Dead Cats Don’t Meow, Tolu Akinyemi, T&B Global Concepts UK, 2019, pp. 128
“You can take the river to the horse, but you cannot force the river to drink the horse:” I have read many poetry books that can simply be summarised into that line. Big words, bogus devices, unnecessary innuendos, all leading to a well-constructed piece of rubbish. At first, your instincts tell you something is wrong somewhere, but, because of your love for poetry, you insist on reading it once more and, then, it leaves you speechless. But that is not the case with Dead Cats Don’t Meow by Tolu’ A. Akinyemi.
This is a well simplified, glorious work of art that explores the grandeur of poetry. I can’t count how many times I kept screaming “Yes!” That’s how amazing this book is. As a poet, this is one book that will call to life your poetic viscera. It starts so beautifully with an “About the Author” poem that does well to make the reader feel at home with the writer.
Just like his previous book, the poet pays homage to his wife such that could leave any woman blushing, smiling and wishing she was married to a poet. It’s true what they say, “The best person to get married to is a writer, because every day feels like the first.” The secret to a good life is also a good wife.
I must applaud Akinyemi for putting family and friends first in his books. Dead Cats Don’t Meow feels like a soldier bidding his family goodbye before he goes to war, because, shortly after, we see the poet take a true battle-ready form.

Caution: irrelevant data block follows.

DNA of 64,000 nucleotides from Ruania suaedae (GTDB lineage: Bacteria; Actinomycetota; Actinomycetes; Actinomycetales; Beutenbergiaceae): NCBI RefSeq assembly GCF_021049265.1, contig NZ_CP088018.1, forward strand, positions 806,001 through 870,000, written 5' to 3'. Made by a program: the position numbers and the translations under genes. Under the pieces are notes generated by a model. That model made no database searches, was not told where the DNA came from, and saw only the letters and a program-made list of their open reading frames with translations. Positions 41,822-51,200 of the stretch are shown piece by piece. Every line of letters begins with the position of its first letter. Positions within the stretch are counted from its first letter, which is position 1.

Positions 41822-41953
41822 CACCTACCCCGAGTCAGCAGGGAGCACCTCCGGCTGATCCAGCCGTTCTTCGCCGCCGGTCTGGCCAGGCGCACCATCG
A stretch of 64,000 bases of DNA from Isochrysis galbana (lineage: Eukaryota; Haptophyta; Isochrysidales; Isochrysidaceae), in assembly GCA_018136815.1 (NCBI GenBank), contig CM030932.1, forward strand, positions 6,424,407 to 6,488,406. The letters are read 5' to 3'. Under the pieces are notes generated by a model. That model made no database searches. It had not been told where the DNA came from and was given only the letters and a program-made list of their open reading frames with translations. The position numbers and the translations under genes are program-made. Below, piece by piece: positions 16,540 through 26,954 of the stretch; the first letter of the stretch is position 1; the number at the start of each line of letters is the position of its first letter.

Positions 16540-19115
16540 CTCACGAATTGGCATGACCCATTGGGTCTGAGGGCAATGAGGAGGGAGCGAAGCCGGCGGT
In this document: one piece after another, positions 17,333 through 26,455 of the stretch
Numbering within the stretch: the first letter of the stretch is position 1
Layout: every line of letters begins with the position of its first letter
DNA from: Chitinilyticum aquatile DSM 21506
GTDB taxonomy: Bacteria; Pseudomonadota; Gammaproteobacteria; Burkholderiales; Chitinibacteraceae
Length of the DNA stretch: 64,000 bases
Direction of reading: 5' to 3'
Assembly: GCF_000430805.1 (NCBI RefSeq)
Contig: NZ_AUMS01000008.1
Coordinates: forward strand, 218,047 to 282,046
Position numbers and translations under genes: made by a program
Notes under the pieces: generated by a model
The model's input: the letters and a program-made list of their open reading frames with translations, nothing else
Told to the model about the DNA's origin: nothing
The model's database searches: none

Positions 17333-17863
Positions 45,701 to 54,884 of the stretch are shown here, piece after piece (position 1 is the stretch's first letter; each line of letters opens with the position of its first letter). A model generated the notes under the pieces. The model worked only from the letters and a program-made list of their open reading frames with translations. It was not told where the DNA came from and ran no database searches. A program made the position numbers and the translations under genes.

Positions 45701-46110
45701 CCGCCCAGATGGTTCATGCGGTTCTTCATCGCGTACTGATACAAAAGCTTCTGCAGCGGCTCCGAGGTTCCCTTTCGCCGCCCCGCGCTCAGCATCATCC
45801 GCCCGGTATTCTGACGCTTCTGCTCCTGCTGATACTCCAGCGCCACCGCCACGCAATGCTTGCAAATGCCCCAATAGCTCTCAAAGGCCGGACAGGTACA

Starting subtly with our morals, like a gladiator at war, the poet starts devouring pressing topics facing the human race. It touched on racism, depression, sports, survival, unity, mistakes, heartbreak, love, immigration, health, election, politics and many more.
Oh! How I wish every leader in Nigeria would read this book. You just keep snapping your fingers. Whether you are a poet or not, don’t be surprised to find yourself jotting down lines, because that is what this book does. It triggers the poet in you. There is just something for everyone. So many themes are brought to light, and you tend to have a change of perspective on how you view certain issues.
I find some poems hilarious, too, and it was also good to learn about the phobia for flying. The beauty of Dead Cats Don’t Meow is in its simplicity which makes it easy to understand. That doesn’t mean it is lacking in nuances. Words like “besotted”, “exculpation”, “avant-garde”, “innocuous”, etcetera, could send you rushing for a dictionary. There are lines that struck me in particular. My favourite speaks of how we need our banks to be filled with people. That poem leaves me dreamy. This is a magical book.
However, I have a problem with the sub notes. Maybe it’s the African in me and the fact that I relate well with the book as an African reader as opposed to a white reader; but I feel some explanations aren’t supposed to be in the book. I would advise the poet to, rather, add a chapter of glossary at the end of the book for those who might have difficulties understanding peculiar Nigerian usage. This enables us to enjoy our book without any commercial break (I know I’m that greedy).
That aside, I enjoy reading Dead Cats Don’t Meow. Among others, it serves as a template to improve my writing skills, putting into consideration that we write to impact and not to impress. One poem that should be framed and kept in the museum as part of our historical artefacts is “Raped at Dawn”. I advise everyone to read this book and pass it on to the next generation. Thank you Tolu Akinyemi for this amazing piece of art and leaving this posterity for the younger generation.